The sweater is a cinch to knit, but that doesn’t mean I actually managed to follow the directions. You know how you read over a pattern, start knitting, and feel confident you know what it told you? Yeah, that led to varying stitch counts, some uncalled-for plain knitting in the middle of the waist shaping, and likely not as many stitches in total at the hips. But you know what else? It led to a perfectly fitting sweater that I finished the Friday before Rhinebeck. Either I was lucky or I actually can successfully improvise a sweater after all these years.
Speaking of improvisation, my friends and I improvised our own Rhinebecky day in New York City, instead of driving 2.5 hours up to the Dutchess County Fairgrounds. We went to Knitty City, a crafts fair, and Central Park to approximate yarn booths and fall foliage. Just like at Rhinebeck, we took time for a photo shoot (this time Tania and Holly took my pictures, instead of Caro). But we also went shoe shopping, ate a calm and line-less brunch, and were home in time for dinner. So in some ways we improved on Rhinebeck! All that was missing were all the friends I didn’t get to hug. Next year, I’ll be back!
I predict that I will be making more quilts like this in the future. Actually, I know for sure that I am because I had mentally planned something like this but decided to try it out first using fabric I had on hand instead of the fabric bought specifically for that quilt. So basically, this is just a little test that turned out super awesome and I’m thrilled with the result!
I’d never made a Dresden Plate before, but a friend alerted me to the Salt Lake City Quilting Guild’s EZ Dresden Plate Challenge. So many cool things were made in their blog tour! This one spoke to me, and I decided to play with the shapes in addition to making it bigger so that it was a baby-sized quilt. It came together even faster than I thought it would using fabric from the Kona Poseidon pack (I’m getting so much use out of that pack!). I used the Dresden ruler as a guide to make blades that were 10 inches long (instead of the normal 8 inches). This makes the whole motif 24 inches in diameter. I think I want to go even bigger next time. I also used a tip I read about folding down the edges before seaming the blades together, but that was not the best idea because it’s super obvious when it doesn’t line up right, and the pressed seams are actually visible peeking up along the outside edge. The inner circle would probably benefit from a circle patch but I am not sure how to proceed there. The whole plate was sewn down with a straight stitch, but then I realized that I needed to deal with the little peeking corners, so I did a zizzag all the way around, which “captures” those little spots and solves that problem even if it’s not the most elegant solution visibly. I quilted it using concentric circles outside the plate (increasing in diameter by half an inch with each round) and traced the long spokes on the motif.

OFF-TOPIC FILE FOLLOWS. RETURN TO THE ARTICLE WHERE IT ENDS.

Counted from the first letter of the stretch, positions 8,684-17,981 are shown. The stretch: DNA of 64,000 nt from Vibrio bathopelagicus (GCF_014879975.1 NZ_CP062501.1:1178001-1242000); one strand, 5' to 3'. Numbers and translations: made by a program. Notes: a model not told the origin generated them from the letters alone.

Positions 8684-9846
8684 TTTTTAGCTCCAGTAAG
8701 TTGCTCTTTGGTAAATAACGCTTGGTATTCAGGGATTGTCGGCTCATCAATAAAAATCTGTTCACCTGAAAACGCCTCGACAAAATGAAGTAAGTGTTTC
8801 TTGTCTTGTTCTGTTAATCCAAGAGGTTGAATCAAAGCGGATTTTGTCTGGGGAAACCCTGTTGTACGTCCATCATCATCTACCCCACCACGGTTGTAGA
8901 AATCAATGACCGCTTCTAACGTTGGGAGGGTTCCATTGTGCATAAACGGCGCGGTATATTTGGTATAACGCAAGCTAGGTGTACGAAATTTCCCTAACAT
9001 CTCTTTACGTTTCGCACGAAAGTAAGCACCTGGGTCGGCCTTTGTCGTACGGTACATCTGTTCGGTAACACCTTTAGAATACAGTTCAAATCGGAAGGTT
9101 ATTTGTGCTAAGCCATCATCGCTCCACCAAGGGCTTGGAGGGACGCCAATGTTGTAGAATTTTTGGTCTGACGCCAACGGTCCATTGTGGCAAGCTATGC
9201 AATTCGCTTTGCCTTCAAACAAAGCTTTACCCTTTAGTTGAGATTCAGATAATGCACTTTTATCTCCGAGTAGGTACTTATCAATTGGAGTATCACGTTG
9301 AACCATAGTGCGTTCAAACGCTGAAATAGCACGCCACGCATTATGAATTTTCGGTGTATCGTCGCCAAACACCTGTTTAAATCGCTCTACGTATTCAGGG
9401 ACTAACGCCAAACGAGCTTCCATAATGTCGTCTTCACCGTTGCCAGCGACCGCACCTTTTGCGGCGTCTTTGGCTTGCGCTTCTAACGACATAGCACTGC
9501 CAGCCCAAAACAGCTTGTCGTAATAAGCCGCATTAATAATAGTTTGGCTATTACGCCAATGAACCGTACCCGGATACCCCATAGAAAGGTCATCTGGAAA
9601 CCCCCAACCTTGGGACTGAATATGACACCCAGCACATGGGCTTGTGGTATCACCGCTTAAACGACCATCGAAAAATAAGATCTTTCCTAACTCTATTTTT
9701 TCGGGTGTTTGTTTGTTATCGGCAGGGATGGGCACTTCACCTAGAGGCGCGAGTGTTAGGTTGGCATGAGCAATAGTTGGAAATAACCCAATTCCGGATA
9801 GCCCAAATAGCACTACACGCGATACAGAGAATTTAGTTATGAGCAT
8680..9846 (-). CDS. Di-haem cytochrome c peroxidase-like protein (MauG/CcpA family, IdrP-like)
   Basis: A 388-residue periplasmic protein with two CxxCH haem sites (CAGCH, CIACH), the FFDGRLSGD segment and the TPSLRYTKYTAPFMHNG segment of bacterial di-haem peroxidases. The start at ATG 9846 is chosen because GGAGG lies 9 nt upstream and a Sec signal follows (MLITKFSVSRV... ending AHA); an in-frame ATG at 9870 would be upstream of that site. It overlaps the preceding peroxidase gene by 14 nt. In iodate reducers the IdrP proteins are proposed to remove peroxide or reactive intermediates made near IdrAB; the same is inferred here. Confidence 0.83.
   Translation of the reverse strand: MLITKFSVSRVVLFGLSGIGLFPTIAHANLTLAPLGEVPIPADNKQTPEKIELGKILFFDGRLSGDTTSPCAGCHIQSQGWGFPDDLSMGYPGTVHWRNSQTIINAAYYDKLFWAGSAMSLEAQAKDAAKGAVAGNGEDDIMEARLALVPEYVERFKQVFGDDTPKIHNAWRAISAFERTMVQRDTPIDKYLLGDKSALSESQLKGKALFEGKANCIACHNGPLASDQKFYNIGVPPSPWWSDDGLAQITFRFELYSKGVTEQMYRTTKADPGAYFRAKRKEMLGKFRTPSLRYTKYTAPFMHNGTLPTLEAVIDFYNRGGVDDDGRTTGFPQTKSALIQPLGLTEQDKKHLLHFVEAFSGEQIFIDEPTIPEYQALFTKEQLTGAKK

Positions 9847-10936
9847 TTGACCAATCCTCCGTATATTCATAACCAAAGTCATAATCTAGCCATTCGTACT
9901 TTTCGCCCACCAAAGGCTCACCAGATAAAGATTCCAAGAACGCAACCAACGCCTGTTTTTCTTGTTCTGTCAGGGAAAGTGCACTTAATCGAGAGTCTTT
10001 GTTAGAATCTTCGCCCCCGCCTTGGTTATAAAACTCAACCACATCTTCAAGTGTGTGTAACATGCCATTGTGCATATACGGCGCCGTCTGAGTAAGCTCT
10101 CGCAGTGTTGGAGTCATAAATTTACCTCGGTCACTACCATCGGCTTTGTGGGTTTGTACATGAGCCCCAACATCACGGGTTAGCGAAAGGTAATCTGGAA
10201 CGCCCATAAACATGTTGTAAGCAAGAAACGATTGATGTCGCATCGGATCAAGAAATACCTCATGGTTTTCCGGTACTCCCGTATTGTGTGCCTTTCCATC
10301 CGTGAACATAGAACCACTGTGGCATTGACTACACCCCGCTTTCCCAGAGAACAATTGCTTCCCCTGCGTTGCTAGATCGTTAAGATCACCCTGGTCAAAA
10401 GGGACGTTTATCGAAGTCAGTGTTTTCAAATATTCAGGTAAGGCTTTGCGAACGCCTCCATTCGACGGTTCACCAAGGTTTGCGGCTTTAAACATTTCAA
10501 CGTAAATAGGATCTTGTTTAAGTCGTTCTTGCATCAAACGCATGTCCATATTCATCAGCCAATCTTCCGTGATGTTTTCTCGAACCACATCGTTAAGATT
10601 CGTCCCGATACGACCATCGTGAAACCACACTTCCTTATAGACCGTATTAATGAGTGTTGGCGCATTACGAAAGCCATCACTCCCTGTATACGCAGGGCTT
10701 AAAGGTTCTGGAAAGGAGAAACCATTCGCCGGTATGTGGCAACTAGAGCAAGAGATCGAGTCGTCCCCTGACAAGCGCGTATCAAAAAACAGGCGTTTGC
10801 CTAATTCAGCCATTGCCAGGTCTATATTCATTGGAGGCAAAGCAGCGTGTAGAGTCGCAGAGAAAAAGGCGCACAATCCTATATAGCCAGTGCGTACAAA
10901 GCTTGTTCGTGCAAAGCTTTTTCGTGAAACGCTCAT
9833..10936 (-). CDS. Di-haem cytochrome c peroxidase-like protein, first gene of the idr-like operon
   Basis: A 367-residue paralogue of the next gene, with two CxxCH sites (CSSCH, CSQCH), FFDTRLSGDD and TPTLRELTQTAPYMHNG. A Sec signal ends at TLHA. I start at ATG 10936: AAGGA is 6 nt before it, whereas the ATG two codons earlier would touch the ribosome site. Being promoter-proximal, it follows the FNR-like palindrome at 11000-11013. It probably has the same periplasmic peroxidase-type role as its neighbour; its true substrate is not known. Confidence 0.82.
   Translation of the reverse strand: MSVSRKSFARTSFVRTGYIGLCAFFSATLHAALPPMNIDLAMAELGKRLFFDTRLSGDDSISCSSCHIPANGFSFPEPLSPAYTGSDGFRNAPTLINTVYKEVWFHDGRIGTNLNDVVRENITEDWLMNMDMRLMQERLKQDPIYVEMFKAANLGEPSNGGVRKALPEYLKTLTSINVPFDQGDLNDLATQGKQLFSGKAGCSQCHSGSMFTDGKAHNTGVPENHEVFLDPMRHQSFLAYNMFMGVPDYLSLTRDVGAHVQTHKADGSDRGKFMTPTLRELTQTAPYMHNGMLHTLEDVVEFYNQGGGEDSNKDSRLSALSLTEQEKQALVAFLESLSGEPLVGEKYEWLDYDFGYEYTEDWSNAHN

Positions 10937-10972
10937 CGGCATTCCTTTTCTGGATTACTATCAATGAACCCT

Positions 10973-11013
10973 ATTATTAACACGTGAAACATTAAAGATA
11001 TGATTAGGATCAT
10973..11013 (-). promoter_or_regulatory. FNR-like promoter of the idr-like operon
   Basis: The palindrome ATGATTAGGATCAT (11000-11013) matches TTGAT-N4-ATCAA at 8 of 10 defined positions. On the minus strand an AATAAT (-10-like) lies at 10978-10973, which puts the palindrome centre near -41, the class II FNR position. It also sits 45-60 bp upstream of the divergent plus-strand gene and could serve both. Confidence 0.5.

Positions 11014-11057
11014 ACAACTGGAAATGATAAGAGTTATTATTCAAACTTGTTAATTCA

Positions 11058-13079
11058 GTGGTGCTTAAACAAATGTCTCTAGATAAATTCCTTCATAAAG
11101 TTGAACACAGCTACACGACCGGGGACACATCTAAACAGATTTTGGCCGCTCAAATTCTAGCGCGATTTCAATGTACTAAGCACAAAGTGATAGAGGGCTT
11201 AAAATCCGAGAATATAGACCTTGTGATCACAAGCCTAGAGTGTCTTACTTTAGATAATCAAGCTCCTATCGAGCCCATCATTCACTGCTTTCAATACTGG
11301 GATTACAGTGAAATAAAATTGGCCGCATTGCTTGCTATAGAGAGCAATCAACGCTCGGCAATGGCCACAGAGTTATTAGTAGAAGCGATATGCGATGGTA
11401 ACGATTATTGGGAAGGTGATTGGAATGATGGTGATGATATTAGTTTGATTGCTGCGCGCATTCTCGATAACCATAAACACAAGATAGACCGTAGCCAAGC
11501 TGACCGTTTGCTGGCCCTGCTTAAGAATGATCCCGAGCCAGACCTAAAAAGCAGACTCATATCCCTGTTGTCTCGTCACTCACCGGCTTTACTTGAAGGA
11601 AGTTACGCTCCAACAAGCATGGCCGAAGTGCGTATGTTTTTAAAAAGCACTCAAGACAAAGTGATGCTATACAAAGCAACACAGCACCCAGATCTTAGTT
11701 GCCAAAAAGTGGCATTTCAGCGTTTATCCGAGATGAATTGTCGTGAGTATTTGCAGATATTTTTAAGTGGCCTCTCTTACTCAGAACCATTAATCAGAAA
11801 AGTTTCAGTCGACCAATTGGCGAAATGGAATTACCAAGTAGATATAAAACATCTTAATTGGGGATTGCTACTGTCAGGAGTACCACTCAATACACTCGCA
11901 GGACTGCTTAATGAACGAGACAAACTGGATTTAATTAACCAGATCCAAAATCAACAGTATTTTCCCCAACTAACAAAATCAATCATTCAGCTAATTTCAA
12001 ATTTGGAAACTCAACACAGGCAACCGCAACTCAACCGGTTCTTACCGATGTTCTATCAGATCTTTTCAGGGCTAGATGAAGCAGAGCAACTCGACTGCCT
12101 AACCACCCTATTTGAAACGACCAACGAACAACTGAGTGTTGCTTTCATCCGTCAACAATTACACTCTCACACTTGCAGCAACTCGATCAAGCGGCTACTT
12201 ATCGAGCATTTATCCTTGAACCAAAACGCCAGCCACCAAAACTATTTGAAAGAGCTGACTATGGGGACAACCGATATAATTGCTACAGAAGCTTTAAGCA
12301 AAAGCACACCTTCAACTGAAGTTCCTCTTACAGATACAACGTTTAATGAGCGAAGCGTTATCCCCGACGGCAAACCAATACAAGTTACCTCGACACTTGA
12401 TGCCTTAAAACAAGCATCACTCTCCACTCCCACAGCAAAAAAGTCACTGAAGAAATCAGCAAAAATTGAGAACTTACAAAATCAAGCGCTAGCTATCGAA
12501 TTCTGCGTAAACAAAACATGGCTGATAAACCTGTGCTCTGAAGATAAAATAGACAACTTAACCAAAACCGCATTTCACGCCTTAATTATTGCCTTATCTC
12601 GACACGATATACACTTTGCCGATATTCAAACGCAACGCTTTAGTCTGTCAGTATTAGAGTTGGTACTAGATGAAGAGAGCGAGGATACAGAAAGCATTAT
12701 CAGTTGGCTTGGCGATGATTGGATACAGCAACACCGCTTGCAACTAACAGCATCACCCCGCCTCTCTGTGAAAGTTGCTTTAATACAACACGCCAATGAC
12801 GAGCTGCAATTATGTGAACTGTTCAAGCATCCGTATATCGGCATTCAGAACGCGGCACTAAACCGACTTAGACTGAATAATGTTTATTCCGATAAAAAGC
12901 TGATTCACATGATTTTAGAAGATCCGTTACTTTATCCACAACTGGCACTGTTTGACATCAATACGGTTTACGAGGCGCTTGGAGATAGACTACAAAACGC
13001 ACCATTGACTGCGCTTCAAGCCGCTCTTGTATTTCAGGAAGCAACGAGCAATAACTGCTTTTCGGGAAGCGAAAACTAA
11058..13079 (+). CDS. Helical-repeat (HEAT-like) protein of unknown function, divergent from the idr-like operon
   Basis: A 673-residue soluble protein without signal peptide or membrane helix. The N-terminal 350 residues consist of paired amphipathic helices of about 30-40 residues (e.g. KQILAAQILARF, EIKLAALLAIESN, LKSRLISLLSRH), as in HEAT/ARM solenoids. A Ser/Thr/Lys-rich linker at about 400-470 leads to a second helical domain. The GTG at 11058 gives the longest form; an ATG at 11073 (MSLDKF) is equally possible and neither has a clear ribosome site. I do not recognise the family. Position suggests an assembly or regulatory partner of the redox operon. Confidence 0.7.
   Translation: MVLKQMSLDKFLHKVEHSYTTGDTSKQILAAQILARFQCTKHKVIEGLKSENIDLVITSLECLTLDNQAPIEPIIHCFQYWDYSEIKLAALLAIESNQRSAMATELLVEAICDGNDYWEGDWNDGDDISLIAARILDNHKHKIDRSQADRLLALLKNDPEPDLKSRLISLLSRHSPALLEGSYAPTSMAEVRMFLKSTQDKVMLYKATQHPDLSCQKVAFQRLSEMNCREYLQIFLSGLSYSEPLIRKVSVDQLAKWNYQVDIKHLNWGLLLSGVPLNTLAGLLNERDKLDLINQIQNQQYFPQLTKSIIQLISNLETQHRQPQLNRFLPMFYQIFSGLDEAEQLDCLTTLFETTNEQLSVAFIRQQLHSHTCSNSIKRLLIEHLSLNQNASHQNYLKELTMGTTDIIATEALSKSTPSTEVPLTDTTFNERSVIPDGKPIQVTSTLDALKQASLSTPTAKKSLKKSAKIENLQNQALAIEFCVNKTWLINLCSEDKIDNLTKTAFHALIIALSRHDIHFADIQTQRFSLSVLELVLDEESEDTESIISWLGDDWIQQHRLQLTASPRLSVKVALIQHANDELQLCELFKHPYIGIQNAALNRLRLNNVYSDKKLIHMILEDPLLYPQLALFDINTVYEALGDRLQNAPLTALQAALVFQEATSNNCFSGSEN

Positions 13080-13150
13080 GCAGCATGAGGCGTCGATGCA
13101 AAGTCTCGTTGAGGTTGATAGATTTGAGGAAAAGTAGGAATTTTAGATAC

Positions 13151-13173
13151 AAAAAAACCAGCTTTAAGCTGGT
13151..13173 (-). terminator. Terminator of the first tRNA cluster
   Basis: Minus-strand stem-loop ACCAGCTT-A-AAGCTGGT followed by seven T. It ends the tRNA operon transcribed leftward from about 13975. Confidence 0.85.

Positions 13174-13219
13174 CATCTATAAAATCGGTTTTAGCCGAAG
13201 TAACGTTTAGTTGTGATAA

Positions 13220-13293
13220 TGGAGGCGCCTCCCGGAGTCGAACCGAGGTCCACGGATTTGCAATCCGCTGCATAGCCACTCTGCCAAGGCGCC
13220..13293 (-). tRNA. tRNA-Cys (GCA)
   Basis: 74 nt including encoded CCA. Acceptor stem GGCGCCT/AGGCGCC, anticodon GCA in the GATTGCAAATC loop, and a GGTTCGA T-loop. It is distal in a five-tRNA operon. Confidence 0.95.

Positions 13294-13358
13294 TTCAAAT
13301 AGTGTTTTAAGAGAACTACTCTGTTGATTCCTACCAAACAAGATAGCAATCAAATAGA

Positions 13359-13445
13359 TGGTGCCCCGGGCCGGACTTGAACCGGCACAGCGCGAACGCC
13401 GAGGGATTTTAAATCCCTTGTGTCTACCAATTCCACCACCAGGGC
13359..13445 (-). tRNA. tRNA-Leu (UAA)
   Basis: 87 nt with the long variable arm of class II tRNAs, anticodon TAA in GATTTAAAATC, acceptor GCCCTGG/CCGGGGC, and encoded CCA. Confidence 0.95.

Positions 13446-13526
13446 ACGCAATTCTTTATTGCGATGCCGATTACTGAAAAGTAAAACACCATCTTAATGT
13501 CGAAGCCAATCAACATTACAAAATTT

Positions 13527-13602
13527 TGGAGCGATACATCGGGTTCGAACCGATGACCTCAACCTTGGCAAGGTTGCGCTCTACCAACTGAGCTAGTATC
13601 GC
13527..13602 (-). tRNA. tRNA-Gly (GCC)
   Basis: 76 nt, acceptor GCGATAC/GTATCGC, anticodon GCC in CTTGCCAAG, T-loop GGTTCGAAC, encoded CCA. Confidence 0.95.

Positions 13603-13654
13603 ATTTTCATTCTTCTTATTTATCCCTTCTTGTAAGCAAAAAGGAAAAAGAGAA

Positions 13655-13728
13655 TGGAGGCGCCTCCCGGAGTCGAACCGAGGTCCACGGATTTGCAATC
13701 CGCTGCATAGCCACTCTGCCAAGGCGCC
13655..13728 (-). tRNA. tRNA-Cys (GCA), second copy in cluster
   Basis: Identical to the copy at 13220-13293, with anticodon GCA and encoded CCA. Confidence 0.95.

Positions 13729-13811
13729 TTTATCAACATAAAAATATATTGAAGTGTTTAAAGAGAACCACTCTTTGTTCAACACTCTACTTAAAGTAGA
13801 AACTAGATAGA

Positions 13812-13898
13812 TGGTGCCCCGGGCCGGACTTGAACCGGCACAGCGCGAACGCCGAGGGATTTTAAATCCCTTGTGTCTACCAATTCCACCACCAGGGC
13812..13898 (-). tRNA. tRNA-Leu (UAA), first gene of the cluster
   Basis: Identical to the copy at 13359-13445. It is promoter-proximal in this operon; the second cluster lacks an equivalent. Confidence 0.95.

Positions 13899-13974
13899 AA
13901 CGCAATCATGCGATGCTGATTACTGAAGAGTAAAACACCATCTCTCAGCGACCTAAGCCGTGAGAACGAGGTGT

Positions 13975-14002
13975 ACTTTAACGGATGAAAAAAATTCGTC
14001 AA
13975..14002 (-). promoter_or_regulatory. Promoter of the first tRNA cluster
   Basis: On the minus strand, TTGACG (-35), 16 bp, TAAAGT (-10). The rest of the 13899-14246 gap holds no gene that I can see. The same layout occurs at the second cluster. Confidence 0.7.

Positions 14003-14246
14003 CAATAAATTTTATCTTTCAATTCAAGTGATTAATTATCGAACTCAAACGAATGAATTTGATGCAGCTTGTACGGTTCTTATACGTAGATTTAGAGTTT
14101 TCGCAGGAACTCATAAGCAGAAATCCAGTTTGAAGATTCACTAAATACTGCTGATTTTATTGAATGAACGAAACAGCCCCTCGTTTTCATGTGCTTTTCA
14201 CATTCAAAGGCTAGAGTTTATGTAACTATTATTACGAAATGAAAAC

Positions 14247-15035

The pieced binding was more than a little tedious: Why did I make each length so short?! There was so much sewing involved, and there was no way to place it so that a color change didn’t hit a corner. Still, it worked out nicely and I like the look. The backing is a single piece of fabric that I thought coordinated and kept the whole quilt feeling fun.
I wish it could qualify for the Dresden Plate Challenge! When I made this I didn’t realize that their size limitations meant a 36″ quilt is out of the running. Still, it was fun to make and I’ll be making another soon, I’m sure. Today my coworker and I snuck up onto the roof of our office for the photo shoot (her nail polish even matched!). You can see the Chrysler Building off to the left in the one above, and the Williamsburg Bridge off in the distance. Oh, how I love New York.